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Suggested Citation:"Index." National Research Council. 1985. The Effects on the Atmosphere of a Major Nuclear Exchange. Washington, DC: The National Academies Press. doi: 10.17226/540.
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Page189
Suggested Citation:"Index." National Research Council. 1985. The Effects on the Atmosphere of a Major Nuclear Exchange. Washington, DC: The National Academies Press. doi: 10.17226/540.
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Page190
Suggested Citation:"Index." National Research Council. 1985. The Effects on the Atmosphere of a Major Nuclear Exchange. Washington, DC: The National Academies Press. doi: 10.17226/540.
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Page191
Suggested Citation:"Index." National Research Council. 1985. The Effects on the Atmosphere of a Major Nuclear Exchange. Washington, DC: The National Academies Press. doi: 10.17226/540.
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Page192
Suggested Citation:"Index." National Research Council. 1985. The Effects on the Atmosphere of a Major Nuclear Exchange. Washington, DC: The National Academies Press. doi: 10.17226/540.
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Page193

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Index A Aging of aerosols, 131 Alaska, 175 Analogs, 164-69, 174-81 Antigreenhouse effect, 149, 168 Arctic haze, 39, 164-65 Asbestos, 122 Ash and debris particle scavenging, 68 Atmospheric changes, 127-73 baseline case, 2-4 cloudiness and precipitation, 157-58, 162-63 data uncertainty, 5-6, 9 ground fog, 156-57 light-level reduction, 132-36 long-term climate changes, 163-64 from meteor impacts, 40-41, 174, 180-81, 186 models used, 127-28 natural occurrences as analogs, 164-68 optical effects, 132-36 ozone shield reduction, 4, 8, 12, 112-18, 186 particulate clouds, early spread and evolution of, 128-32 research recommendations, 10-12 summary, 1-2, 6-9, 169, 185-87 thermal and circulation changes, multidimensional models, 150-56 thermal changes, one-dimensional models, 136-50 toxic chemicals release, 121-23 troposphere composition, 118-21 from volcanic eruptions, 84, 167, 178-79 water in nuclear clouds, 77, 101-6 winds, 158-62 Australia, 97 B Baseline and excursive nuclear exchanges atmospheric effects, 2-4. See also Atmospheric changes basic assumptions, 13-16 carbon monoxide emissions, 109-110 dust lofted, 3, 7-8, 17, 21-22, 30-33 fireball dynamics, 17-22 fires and smoke emissions, 54-57, 61, 62, 71, 76, 79-87 hydrocarbon emissions, 110-11 nitrogen dioxide emissions, 112 ozone reduction by nitrogen oxides, 113-16 water in nuclear clouds, 77, 101-6 Black rain, 66, 77, 78, 85, 102 Bomb fires Germany, 40, 97-99 189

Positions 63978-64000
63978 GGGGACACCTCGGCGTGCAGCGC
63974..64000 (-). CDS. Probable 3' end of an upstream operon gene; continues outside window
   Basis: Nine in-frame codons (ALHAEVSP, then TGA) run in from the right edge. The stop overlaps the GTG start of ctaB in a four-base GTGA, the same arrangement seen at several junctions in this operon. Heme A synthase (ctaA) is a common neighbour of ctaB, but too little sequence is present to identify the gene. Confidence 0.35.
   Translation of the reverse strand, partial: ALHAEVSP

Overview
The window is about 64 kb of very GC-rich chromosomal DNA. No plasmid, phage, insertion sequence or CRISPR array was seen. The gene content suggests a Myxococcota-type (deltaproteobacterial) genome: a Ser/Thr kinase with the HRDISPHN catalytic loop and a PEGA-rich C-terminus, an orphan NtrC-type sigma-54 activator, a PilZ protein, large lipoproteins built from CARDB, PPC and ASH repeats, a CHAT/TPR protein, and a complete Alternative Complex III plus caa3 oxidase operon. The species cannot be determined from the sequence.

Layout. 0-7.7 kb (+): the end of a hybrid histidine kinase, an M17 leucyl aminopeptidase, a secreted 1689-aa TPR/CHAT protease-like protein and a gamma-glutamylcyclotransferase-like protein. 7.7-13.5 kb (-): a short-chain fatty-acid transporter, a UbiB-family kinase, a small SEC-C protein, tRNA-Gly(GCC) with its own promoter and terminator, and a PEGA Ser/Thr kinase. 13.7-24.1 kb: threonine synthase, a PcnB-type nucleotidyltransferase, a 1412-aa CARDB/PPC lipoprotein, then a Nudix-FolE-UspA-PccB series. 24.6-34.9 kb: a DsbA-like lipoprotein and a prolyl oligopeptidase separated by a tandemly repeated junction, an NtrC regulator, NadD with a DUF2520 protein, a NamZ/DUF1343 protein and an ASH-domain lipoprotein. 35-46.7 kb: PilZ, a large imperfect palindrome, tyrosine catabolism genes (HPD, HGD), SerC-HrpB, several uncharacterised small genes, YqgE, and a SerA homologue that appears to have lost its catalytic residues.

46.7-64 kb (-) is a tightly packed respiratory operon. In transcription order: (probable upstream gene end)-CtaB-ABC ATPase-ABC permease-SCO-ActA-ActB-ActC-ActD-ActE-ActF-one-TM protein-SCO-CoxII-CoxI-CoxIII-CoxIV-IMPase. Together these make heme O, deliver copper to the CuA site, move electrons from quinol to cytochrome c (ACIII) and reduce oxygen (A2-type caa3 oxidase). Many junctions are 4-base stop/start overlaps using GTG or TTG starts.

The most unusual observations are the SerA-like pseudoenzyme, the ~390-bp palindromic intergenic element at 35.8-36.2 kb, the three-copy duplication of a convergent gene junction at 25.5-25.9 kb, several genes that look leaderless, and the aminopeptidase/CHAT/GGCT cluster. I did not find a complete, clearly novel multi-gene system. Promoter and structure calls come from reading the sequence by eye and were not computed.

190 Japan, 36, 43, 46-48, 98, 101-2 C Canada, 73, 74, 165 Carbon (soot), 7, 37, 39, 58-59, 61, 62, 131, 165. See also Smoke emissions Carbon dioxide, 104 Carbon monoxide, 109-10 Chemical emissions. See Gaseous · ~ emlss Ions Chlorine compounds, 121, 122 Climate changes. See Atmospheric changes Clouds changes in, 157-58, 162-63 water in nuclear clouds, 77, 101-6 Coagulation of smoke particles, 63-66, 85-86, 131 Combustible materials, 3, 51-S7, 85, 111, 121-23 Conflagrations, 36n. See also Fires D Dibenzofurans, 121 Dimethyl disulfide, 121 Dimethyl sulfide, 120, 121 Dioxins, 121 Droplet scavenging, 66-68, 77-80 Dust, 17-35, 86 amount lofted, baseline and excursion values, 3, 7-8, 17, 30-33 atmospheric effects. See Atmospheric changes data sources, 11, 26-27 from meteor impacts, 2, 21, 32, 174, 180-81, 186 nuclear cloud dynamics, 17-22 optical properties, 28, 30 particle size distributions, 27-28 removal from fire plumes, 77 research recommendations, 10-12 sources of nuclear dust, 17, 22-26 from volcanic eruptions, 167, 174-80 E Earthquakes, 39-40 Extinctions, biological, 2, 174, 180-81, 186 Extraterrestrial impacts, 2, 8-9, 12, 21, 32, 40-41, 174, 180-81, 186 F Fallout, 11, 22, 26 Fire whirls, 36n Fires, 3-4, 7 burning times, 73 data uncertainties, 85 estimation methodology, 36-37 experimental, 41 forest and wildland combustibles, 53, 55-57 forest ignition, 48-50 gaseous emissions, 107-12 historical experiences, 36, 39-41, 97-99 ignition mechanism, 41-46 research recommendations, 11 toxic chemicals release, 121-23 urban combustibles, 51-5S urban ignition, 46-48 water in nuclear clouds, 77, 101-6 See also Smoke emissions Firestorms, 36n, 41, 98 Flame retardants, 61 Fog, 156-57 Forest fires historical experiences, 40-41, 73, 74, 97-98, 165-66 See also Fires; Smoke emissions Franklin, Benjamin, 175